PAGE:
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Lenoir County Schools: NC Senate budget costing us jobs - Greenville, NC | News | Weather | Sports - WNCT.com

Lenoir County Schools: NC Senate budget costing us jobs

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KINSTON, N.C. - Lenoir County Public Schools say the budget plan approved by the N.C. Senate on Friday night would cost Lenoir County Public Schools more than $1.9 million in lost state funding next fiscal year and eliminate more than 40 classroom positions, according to an analysis by the school district.

The budget proposal includes nearly $470 million in teacher raises, but finances that expense by making deep cuts elsewhere in funding for public schools. Statewide, the Senate budget would slash teacher assistant positions and cut funding for school nurses, transportation personnel, driver’s education programs and central office support.

“While I fully support teacher raises, I ask that the General Assembly look to other funding sources instead of cutting services to children,” Dr. Steve Mazingo, LCPS superintendent, said.  “I am confident that the Governor's office, the Senate and the House can find a way to give much needed raises to teachers while preserving essential funds to support instruction.”

The state House of Representatives is now at work on its own budget plan. The budget proposed by Gov. Pat McCrory, unveiled days before the General Assembly convened May 14, includes more measured raises for teachers and some shifting to local school districts of costs formerly borne by the state, but overall would have much less impact on staffing. The state’s budget is usually crafted from a combination of these three proposals by a legislative conference committee.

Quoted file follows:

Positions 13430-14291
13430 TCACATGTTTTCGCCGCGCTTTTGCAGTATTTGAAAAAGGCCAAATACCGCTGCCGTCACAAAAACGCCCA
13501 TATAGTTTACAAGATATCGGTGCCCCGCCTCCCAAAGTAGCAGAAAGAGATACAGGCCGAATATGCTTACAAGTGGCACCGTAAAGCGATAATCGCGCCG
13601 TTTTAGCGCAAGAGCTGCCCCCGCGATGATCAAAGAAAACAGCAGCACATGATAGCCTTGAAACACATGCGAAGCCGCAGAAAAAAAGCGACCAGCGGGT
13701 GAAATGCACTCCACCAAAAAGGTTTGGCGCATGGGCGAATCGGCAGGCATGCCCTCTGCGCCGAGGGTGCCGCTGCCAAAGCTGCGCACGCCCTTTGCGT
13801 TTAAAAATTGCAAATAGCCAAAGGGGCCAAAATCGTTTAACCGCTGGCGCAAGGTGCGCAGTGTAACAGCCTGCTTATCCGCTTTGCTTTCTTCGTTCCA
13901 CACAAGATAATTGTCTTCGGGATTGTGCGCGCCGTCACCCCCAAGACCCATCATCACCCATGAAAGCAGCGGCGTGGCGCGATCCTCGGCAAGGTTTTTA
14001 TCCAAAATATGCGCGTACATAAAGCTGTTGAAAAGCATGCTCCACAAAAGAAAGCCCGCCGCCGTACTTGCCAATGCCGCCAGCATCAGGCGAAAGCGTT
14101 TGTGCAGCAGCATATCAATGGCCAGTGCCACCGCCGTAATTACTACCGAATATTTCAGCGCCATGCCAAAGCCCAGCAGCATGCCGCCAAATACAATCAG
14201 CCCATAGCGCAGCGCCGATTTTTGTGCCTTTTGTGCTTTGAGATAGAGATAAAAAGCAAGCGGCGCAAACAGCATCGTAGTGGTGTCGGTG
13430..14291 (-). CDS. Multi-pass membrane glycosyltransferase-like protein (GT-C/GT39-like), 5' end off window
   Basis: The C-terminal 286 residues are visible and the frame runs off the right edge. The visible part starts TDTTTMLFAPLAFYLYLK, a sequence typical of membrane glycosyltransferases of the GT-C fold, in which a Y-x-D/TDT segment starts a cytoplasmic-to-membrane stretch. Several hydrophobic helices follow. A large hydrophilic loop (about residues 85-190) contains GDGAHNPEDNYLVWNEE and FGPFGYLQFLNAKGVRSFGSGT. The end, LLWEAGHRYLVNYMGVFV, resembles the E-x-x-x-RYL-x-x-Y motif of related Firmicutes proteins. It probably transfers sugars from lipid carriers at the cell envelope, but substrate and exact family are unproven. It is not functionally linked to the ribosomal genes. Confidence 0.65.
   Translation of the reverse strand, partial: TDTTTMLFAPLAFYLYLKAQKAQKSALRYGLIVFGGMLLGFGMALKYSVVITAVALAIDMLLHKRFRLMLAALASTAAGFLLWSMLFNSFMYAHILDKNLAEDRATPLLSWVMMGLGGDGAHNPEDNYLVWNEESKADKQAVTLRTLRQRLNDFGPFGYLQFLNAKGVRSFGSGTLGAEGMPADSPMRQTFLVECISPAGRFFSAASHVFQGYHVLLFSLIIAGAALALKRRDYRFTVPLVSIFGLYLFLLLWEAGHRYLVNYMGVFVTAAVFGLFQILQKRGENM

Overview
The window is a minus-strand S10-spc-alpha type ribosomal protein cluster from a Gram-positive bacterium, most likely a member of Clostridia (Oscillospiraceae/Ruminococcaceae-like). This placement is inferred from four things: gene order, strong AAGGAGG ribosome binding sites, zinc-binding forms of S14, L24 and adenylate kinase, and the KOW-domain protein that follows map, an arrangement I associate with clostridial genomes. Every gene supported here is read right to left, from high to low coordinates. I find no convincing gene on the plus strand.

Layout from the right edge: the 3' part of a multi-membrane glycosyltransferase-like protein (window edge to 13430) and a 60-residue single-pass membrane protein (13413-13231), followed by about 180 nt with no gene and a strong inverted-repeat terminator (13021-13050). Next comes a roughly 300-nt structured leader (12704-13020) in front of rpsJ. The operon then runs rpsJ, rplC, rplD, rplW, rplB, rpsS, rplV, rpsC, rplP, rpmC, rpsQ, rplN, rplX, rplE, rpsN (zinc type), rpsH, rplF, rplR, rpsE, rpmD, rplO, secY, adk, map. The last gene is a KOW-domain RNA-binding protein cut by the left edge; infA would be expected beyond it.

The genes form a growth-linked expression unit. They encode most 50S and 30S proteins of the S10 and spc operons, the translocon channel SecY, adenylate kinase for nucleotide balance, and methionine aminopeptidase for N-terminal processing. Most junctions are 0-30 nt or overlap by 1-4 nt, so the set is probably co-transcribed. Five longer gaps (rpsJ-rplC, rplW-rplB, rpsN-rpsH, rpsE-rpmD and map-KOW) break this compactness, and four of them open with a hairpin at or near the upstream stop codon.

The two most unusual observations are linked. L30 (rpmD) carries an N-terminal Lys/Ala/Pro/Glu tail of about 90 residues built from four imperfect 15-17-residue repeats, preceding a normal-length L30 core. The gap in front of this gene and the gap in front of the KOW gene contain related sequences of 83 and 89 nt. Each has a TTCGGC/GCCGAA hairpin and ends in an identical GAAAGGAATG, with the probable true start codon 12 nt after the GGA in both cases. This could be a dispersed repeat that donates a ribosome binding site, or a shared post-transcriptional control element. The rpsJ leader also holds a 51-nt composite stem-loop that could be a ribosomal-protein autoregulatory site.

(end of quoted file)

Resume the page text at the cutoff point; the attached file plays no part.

If the Senate’s plan stands, however, LCPS says it would see a decrease in funding of approximately $1.94 million. That total breaks down like this:

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  •  $1,499,418 cut from teacher assistant funds. That would require the elimination of 30 teacher assistant positions. The Senate plan calls for eliminating teacher assistant positions in all second- and third-grade classrooms, reducing the number of currently employed teacher assistants by approximately 7,838 statewide. LCPS feels teacher assistants are important to the instructional process, especially for small group remediation.
  • ? $253,000 from this fund earmarked for eight teacher positions, which would be eliminated. Another. 5.5 teaching positions would be lost as a result of the Senate’s increasing the student-teacher ratio by one student in second- and third-grade classrooms.
  • ? $43,680 – or 5 percent -- cut from central office funds. The impact on personnel here is unclear.
  • ? $140,345 – or 6 percent – cut from transportation funds. The Senate budget eliminates 961 positions statewide and would mean the loss of two transportation positions for LCPS, according to Brent Williams, the system executive director of operation. “In addition, the proposed mandates requiring school districts to have fewer spare buses and fewer in-stock repair parts available for use would result in our school system having at least two fewer school buses on the road and almost no inventory of replacement parts available to meet our daily needs,” he said. “In the context of context of contending with rapidly increasing costs for fuel, tires, replacement parts and other equipment, these proposed cuts would have a tremendous negative impact on our ability to meet all of our existing transportation needs safely and effectively.”


Because of its economic status as a Tier I county, Lenoir would be exempt from reductions in school nursing staff. The driver’s education allotment would not be eliminated until the 2015-16 fiscal year.

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